Ethanol Blog

EPA Rule Provides No Incentive for Ethanol High-Octane Future

Todd Neeley
By  Todd Neeley , DTN Staff Reporter
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A new fuel-efficiency rule finalized by the EPA on Tuesday provides no incentives for higher blends of ethanol or for flexible-fuel vehicles. (DTN photo by Greg Horstmeier)

The EPA release of a new fuel-efficiency rule on Tuesday was met with disappointment by ethanol industry interest groups, as the rule provides no incentive for higher ethanol blends or flexible-fuel vehicles.

The Safer Affordable Fuel-Efficient Vehicles rule sets corporate average fuel economy and carbon-emissions standards for model years 2021-2026 passenger cars and light trucks.

American Coalition for Ethanol Chief Executive Officer Brian Jennings said in a press statement the EPA rule was disappointing.

"The final rule is a missed opportunity to provide a roadmap for high octane mid-level ethanol blends after EPA specifically requested comments on the role 100 Research Octane Number (RON) E30 could play to help automakers meet fuel economy and emissions standards," he said.

"We are also disappointed the rule appears to give special treatment to natural gas vehicles but fails to extend much needed incentives for the continued production of flexible-fuel vehicles, just another example of EPA choosing fossil fuels over low-carbon fuels and rural America.

"There are a number of regulatory barriers restricting market access to high-octane mid-level ethanol blends that we set forth in our comments in the fall of 2018 and it's unfortunate that after requesting information from the public on the 'ideal octane level,' the 'benefits of increasing fuel octane,' and specifically how higher octane fuel will play a role in 'engine technologies and product offerings' and 'improvements to fuel economy and CO2 reductions,' EPA failed to incorporate what the agency previously conceded: 'higher octane fuel can provide auto manufacturers more flexibility to meet more stringent standards by enabling opportunities for use of lower CO2 emitting technologies.'"

EPA said in the final rule it "also is declining to adopt new incentives for flex-fueled vehicles (FFVs) (vehicles designed to operate on gasoline or E85 or a mixture), as some commenters suggested." The agency said FFV incentives are "outside the scope" of the rule. The rule, however, includes incentives for natural gas vehicles, electric vehicles, and other alternative-fuel vehicles.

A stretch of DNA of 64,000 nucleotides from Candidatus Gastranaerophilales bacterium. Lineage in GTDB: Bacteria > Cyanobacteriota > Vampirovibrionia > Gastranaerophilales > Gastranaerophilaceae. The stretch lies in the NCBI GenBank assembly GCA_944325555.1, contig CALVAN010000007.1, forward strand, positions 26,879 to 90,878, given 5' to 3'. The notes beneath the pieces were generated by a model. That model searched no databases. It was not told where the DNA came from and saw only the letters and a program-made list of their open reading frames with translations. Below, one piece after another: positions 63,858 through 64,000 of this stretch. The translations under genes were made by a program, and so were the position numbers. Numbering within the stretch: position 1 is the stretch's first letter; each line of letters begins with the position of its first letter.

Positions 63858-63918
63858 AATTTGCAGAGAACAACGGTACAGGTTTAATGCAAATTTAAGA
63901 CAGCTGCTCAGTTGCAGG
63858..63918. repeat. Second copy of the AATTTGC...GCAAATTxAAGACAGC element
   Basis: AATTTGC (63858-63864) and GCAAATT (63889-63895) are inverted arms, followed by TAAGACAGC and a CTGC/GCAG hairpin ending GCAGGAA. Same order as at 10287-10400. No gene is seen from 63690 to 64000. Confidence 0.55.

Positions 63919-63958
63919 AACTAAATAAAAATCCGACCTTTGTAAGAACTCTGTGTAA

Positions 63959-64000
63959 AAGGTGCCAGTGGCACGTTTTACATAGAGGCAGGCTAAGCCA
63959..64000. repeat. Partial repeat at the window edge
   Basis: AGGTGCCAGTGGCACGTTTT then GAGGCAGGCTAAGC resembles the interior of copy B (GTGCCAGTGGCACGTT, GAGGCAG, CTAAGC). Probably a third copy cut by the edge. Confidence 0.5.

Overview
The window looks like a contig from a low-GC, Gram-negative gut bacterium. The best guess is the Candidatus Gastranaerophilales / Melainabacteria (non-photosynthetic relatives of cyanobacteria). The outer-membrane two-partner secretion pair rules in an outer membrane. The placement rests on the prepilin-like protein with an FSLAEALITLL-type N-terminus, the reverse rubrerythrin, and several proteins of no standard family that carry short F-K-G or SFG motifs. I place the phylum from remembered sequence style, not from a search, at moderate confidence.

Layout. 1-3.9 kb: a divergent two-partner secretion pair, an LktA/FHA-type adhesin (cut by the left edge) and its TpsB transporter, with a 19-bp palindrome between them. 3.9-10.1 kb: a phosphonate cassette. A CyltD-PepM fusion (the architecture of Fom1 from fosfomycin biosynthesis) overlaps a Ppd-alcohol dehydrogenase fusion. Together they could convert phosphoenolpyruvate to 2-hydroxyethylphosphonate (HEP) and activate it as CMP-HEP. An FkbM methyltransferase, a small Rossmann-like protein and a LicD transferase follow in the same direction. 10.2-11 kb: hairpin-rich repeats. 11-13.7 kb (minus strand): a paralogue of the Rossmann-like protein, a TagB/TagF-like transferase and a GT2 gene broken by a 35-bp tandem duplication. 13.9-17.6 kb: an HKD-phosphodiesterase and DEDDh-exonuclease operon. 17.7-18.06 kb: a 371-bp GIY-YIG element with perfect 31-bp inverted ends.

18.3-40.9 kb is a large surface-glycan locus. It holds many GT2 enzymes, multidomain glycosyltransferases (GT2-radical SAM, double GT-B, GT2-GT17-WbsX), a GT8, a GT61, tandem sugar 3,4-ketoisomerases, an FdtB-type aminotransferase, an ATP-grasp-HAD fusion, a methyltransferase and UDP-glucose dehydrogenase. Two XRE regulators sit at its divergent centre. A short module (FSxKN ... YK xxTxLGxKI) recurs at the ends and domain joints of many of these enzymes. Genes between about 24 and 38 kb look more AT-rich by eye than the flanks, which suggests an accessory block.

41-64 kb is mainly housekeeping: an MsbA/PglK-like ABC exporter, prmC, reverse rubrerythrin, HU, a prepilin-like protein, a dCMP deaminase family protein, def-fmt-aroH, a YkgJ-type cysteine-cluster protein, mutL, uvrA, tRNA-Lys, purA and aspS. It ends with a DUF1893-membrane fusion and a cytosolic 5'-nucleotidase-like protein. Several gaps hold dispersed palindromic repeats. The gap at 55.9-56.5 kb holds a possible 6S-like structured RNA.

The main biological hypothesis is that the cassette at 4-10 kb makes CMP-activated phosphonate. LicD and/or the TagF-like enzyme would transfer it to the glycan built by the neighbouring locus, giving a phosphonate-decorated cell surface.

Renewable Fuels Association President and Chief Executive Officer Geoff Cooper said the EPA chose to listen to the oil industry in the rule.

"Of all the stakeholders who provided input to EPA on the topic of octane, only the oil industry voiced opposition to EPA using its authority to set standards for higher-octane fuels," he said.

"Once again, EPA has sided with the oil industry over automakers, biofuel producers, farmers, environmental advocates, and consumers."

The final rule increases stringency of CAFE and CO2 emissions standards by 1.5% each year through model year 2026, compared to standards issued in 2012 that required about 5% annual increases.

On April 2, 2018, the EPA issued a finding that 2022-2025 CO2 emissions standards were "not appropriate" and should be revised.

More than 750,000 public comments evaluated, and three public meetings were held.

"The SAFE Vehicles Rule reflects the realities of today's markets, including substantially lower oil prices than in the original 2012 projection, significant increases in U.S. oil production, and growing consumer demand for larger vehicles," EPA said in a news release.

"The SAFE Vehicles Rule increases U.S. competitiveness by reducing regulatory costs by as much as $100 billion through model year 2029. At the same time, the SAFE Rule continues to protect the environment by increasing stringency of CAFE and CO2 emissions standards over the next five years, ensuring that Americans will have a wide range of affordable, safe, and fuel-efficient vehicles to choose from."

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